1858 --- Zenas W Bevier, of Akan; Thomas C Clark, Bloom; D B Young, Buena Vista; George W Oglevie, Dayton; L B Palmer, Eagle; J V Bennett, Forest; Milton Satterlee, Henrietta; William Dixon, Ithaca; John Fogo, Marshall; John S Scott, Rockbridge; William H Wilson, Richland; Horace Wait, Richmond; Samuel Clayton; Richwood; George H Babb, Sylvan; Allen Tinker, Westford; Jacob Fellows, Willow. After the organization of this board Jacob Fellows resigned his seat and E L D Moody was allowed to fill his place.
1859 --- B C Hallin, of Akan; T C Clark, Bloom; D B Young, Buena Vista; G W Oglevie, Dayton; William Sharp, Eagle; W H Mack, Forest; L Rennick, Henrietta, S H Doolittle, Ithaca; John Fogo, Marshall; G B Lybrand, Richland; Horace Wait, Richmond; Henry Connor, Richwood; Alden Haseltine, Rockbridge; O H Mallette, Sylvan; E L D Moody, Willow; Allen Tinker, Westford.
1860 --- John Wait, of Akan; Darius Morrison, Bloom; Elias Thomas, Buena Vista; James Barnes, Dayton; Newton Wells, Eagle; A Loveless, Forest; Milton Satterlee, Henrietta; J H Post, Ithaca; Joseph Benton, Jr., Marshall; Horace Wait, Richmond; I J Wright, Richwood; Alden Haseltine, Rockbridge; William J Bowen, Richland; O H Mallette, Sylvan; E L D Moody, Willow; Allen Tinker, Westford.
1861 --- John Black, of Akan; William Farlin, Bloom; William Ketchum, Buena Vista; Molbry Ripley, Dayton; L B Palmer, Eagle; A Loveless, Forest; R J Stevenson, Henrietta; S H Doolittle, Ithaca; J H Hindman, Marshall; Andrew Bird, Orion; Henry Conner, Richwood; William J Bowen, Richland; Alden Haseltine, Rockbridge; O H Mallette, Sylvan; John Shaw, Willow; Allen Tinker, Westford.
1862 --- The mode of county government having been changed, three supervisors were vested with the power of the original board of sixteen. The first board under this rule was comprised of John Hendricks, of district No. 1; J M Thomas, of district No. 2; S D Ripley, district No. 3; and met January 13.
1863 --- Q J Wright, Alden Haseltine and A Loveless.
1864 --- A Loveless, Q J Wright and Alden Haseltine.
1865 --- George Caswell, A S Haseltine and A Loveless.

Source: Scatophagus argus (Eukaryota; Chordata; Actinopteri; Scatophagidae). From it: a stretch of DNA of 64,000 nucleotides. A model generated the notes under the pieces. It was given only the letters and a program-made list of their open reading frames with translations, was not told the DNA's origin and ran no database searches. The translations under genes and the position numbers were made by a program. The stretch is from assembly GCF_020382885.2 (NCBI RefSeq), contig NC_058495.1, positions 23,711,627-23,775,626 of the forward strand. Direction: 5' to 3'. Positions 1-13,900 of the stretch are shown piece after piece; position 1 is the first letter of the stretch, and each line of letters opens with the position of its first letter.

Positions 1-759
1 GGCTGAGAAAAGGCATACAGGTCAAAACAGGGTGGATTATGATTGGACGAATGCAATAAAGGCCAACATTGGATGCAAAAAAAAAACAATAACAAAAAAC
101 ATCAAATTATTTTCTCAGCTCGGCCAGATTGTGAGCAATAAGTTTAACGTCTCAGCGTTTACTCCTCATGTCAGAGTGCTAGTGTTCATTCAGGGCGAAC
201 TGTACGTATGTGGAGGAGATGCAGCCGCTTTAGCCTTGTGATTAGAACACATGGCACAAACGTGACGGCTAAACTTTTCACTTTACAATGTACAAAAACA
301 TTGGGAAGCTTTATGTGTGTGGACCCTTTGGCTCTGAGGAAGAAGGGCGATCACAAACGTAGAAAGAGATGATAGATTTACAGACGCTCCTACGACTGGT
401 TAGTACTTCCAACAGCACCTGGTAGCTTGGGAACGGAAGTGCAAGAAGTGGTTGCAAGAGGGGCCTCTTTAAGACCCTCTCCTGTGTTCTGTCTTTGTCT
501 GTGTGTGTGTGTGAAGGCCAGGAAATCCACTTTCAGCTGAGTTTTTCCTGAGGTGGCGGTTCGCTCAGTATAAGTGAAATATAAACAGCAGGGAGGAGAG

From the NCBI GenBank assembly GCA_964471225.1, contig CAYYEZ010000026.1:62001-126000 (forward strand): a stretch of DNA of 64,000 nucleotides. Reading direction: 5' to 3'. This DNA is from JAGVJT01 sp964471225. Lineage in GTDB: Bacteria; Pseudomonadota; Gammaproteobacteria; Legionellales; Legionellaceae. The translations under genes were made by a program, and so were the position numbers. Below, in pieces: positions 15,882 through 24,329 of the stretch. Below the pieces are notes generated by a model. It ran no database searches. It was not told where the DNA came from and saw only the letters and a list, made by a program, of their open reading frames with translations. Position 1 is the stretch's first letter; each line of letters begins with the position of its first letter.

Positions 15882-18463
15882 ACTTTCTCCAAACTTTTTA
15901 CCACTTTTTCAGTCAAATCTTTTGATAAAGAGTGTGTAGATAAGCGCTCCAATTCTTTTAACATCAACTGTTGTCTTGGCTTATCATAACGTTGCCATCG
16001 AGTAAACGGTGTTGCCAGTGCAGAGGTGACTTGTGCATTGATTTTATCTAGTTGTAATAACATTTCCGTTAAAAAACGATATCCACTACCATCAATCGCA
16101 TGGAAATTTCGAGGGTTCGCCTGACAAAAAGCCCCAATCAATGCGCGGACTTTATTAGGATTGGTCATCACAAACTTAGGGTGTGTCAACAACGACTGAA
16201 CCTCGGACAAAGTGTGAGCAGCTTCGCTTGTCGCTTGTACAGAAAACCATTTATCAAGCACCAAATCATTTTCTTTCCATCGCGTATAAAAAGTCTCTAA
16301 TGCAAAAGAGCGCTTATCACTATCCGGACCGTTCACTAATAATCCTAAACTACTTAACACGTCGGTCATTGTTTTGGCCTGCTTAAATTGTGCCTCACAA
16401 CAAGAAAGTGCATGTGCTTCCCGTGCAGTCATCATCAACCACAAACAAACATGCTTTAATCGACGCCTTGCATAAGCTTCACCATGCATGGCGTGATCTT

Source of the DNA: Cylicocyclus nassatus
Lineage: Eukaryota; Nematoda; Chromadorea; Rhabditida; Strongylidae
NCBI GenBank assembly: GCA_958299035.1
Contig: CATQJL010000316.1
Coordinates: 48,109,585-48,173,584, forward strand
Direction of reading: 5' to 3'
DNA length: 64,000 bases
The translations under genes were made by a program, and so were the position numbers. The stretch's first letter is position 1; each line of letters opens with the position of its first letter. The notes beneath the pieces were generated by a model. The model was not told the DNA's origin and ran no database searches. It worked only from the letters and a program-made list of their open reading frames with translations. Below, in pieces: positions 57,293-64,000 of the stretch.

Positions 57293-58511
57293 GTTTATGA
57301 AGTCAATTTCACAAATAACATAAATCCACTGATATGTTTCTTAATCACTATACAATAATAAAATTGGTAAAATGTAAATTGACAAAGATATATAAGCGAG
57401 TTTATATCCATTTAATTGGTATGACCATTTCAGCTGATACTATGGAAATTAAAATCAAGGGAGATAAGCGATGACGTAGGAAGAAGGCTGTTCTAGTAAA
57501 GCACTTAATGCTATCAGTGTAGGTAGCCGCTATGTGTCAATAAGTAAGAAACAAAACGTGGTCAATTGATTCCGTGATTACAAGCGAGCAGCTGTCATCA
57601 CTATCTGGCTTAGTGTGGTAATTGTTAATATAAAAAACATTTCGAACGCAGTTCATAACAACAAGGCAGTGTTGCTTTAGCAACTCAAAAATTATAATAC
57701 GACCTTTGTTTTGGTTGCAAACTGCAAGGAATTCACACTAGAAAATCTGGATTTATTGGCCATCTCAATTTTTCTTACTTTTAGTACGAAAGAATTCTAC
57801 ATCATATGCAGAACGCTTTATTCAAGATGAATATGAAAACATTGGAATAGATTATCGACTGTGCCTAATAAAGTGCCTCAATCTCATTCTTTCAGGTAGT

1866 --- S Henthorn, George H Babb and J G S Hayward.
1867 --- J G S Hayward, George H Babb and D L Downs.
1868 --- L G Thomas, Joseph Benton, Jr. and D L Downs.
1869 --- L G Thomas, J S Scott and Joseph Benton, Jr.
1870 --- It is gathered from the records that the three supervisor system not proving satisfactory, the return was made to the old system of representation, being one from each town. The roll for this year is: D W Core, of Akan; T C Clark, Bloom; V Harter, Buena Vista; George R Pyle, Dayton; C D Stewart, Forest; R C Hawkins, Henrietta; D M Logan, Ithaca; John Fogo, Marshall; J H Tilley, Orion; J B McGrew, Richland; J S Ellsworth, Richwood; James Washburn, Rockbridge; O H Mallette, Sylvan; Joseph Moody, Westford; John Smith, Willow; H O Morris, Eagle; G L Laws, of the village of Richland Centre. Before the regular session of the board, George R Pyle, of Dayton, resigned his seat, and James M Adair was chosen in his stead.
1871 --- L O Smith, of Akan; Henry H Hoyt, Bloom; Vincent Harter, Buena Vista; James S Barnes, Dayton; J M Thompson, Eagle; S P Kanable, Forest; P H McCarthy, Henrietta; D M Logan, Ithaca; John Fogo, Marshall; Jacob Brimer, Orion; William J Bowen, Richland; J S Ellsworth, Richwood; James Washburn, Rockbridge; Joseph Moody, Westford; John Smith, Willow; James Twaddle, Sylvan; D L Downs, Richland Centre.
1872 --- Hiram Harvey, of Akan; Darius Morrison, Bloom; Lemuel Akey, Buena Vista; James T Barnes, Dayton; W T Briggs, Eagle; Patrick H McCarthy, Henrietta; D M Logan, Ithaca; Joseph Benton, Jr., Marshall; Jacob Brimer, Orion; J B McGrew, Richland; J S Ellsworth, Richwood; J S Scott, Rockbridge; Stephen Henthorn, Sylvan; Joseph Moody, Westford; C P Flora, Willow; D L Downs, Richland Centre.
1873 --- Richard Carpenter, of Akan; H H Hoyt, Bloom; William Krouskop, Buena Vista; A J Campbell, Dayton; George Kite, Eagle; J A Loveless, Forest; Bertrand Clark, Henrietta; William Dixon, Ithaca; Philip M Smith, Marshall; Andrew Bird, Orion; J B McGrew, Richland; Robert Buchanan, Richwood; Alden Haseltine, Rockbridge; Stephen Henthorn, Sylvan; William Dueren, Westford; John Smith, Willow; Gilbert L Laws, village of Richland Centre.